Be obedient by engaging in the good works that God created you for. God called every believer by name before the foundation of the world to do good works for Him: “For we are His workmanship, created in Christ Jesus for good works, which God prepared beforehand so that we would walk in them.” (Eph. 2:10). “Therefore, if anyone cleanses himself from these things, he will be a vessel for honor, sanctified, useful to the Master, prepared for every good work.” (2 Tim. 2:21). If you claim to be obedient to God, are you responding by volunteering your time, talent, and treasure to help God’s Church?
The priests and laborers demonstrate integrity with God’s money. In addition to accountability, the rebuilding also succeeded because the people showed personal integrity with God’s money: “15 Moreover, they did not require an accounting from the men into whose hand they gave the money to pay to those who did the work, for they dealt faithfully. 16 The money from the guilt offerings and the money from the sin offerings was not brought into the house of the Lord; it was for the priests.” (2 Kgs. 12:15-16). Because the priests and the laborers were faithful in using God’s money in its intended manner, the high priest and the king did not have to audit the monies received. They were further able to finish the work without using the monies given for guilt and sin offerings, which belonged to the priests: “The guilt offering is like the sin offering, there is one law for them; the priest who makes atonement with it shall have it.” (Lev. 7:7). In other words, the Temple rebuilding did not force the priests to go without income.
Be holy in your dealings with others. Without personal integrity, your discipline for God will frequently fail. People frequently cut corners when they think no one is watching. Thus, you must hold yourself to the highest standards, even when you think no one will see your actions. You are also called upon to be holy in your dealings with others. “For I am the LORD your God . . . be holy, for I am holy.” (Lev. 11:44). “Be holy because I, the LORD your God, am holy.” (Lev. 19:2). “You are to be my holy people.” (Ex. 22:31). “for it is written: ‘Be holy, because I am holy.’” (1 Pet. 1:16). Jesus is the light of the world today (Jo. 8:12). His light burns inside you as a beacon for those around you (Matt. 5:14). In turn, you are commanded to share the hope that lies within you (1 Pet. 3:15; Matt. 28:19-20). You are also an “ambassador” for Christ (2 Cor. 5:20). Are you a holy witness to the light of Jesus, even when others are not watching you?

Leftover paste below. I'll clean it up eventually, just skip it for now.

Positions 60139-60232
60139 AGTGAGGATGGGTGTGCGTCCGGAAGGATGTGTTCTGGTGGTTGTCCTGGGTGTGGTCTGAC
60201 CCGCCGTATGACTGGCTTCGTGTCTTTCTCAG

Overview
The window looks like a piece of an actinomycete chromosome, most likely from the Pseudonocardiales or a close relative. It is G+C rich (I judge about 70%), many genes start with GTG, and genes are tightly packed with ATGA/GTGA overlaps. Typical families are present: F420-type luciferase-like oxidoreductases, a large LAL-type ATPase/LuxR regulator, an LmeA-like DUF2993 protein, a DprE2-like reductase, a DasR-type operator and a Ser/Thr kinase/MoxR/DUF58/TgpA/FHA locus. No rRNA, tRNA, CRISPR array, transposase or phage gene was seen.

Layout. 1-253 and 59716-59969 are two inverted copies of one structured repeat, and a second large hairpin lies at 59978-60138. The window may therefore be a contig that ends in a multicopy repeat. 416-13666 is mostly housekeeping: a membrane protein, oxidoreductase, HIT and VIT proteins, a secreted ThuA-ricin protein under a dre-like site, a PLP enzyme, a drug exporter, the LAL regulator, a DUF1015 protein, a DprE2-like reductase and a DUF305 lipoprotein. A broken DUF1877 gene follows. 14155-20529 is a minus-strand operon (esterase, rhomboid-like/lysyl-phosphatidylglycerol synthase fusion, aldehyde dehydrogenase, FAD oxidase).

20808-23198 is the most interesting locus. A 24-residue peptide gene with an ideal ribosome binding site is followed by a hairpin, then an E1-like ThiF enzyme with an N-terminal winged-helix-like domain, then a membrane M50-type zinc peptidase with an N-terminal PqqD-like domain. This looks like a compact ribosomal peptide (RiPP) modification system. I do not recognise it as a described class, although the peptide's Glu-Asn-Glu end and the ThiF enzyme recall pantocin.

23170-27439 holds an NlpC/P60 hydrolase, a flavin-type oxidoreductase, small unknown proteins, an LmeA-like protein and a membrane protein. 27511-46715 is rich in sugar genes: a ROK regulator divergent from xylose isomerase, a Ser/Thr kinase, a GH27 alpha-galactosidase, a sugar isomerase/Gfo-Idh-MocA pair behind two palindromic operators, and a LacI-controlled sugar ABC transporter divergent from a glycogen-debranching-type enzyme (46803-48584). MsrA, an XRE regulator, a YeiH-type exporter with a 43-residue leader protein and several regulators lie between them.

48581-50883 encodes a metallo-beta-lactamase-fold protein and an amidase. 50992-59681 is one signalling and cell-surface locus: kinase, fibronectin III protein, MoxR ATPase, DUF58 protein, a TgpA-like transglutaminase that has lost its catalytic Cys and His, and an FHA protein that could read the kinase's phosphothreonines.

Joash (Jehoash) uses all the sacred things and Temple gold to appease the King of Aram. Joash’s obedience in serving God was temporary. Because he failed to trust God, he gave away God’s holy things at the first sign of a threat to his kingdom: “17 Then Hazael king of Aram went up and fought against Gath and captured it, and Hazael set his face to go up to Jerusalem. 18 Jehoash king of Judah took all the sacred things that Jehoshaphat and Jehoram and Ahaziah, his fathers, kings of Judah, had dedicated, and his own sacred things and all the gold that was found among the treasuries of the house of the Lord and of the king’s house, and sent them to Hazael king of Aram. Then he went away from Jerusalem.” (2 Kgs. 12:17-18). Following Jehoiada’s death, Joash became disobedient in following God’s law. In an effort to bring Joash to repentance, God used the Syrian king Hazael to threaten Judah and Jerusalem: “Now it happened at the turn of the year that the army of the Arameans came up against him; and they came to Judah and Jerusalem, destroyed all the officials of the people from among the people, and sent all their spoil to the king of Damascus. Indeed the army of the Arameans came with a small number of men; yet the LORD delivered a very great army into their hands, because they had forsaken the LORD, the God of their fathers. Thus they executed judgment on Joash.” (2 Chron. 24:23-24). As a result of one battle, the Syrians wounded Joash (2 Chron. 24:25). Joash then became fearful. Instead of turning to God and repenting, he used God’s holy things to bribe King Hazael to call off his attacks on Judah.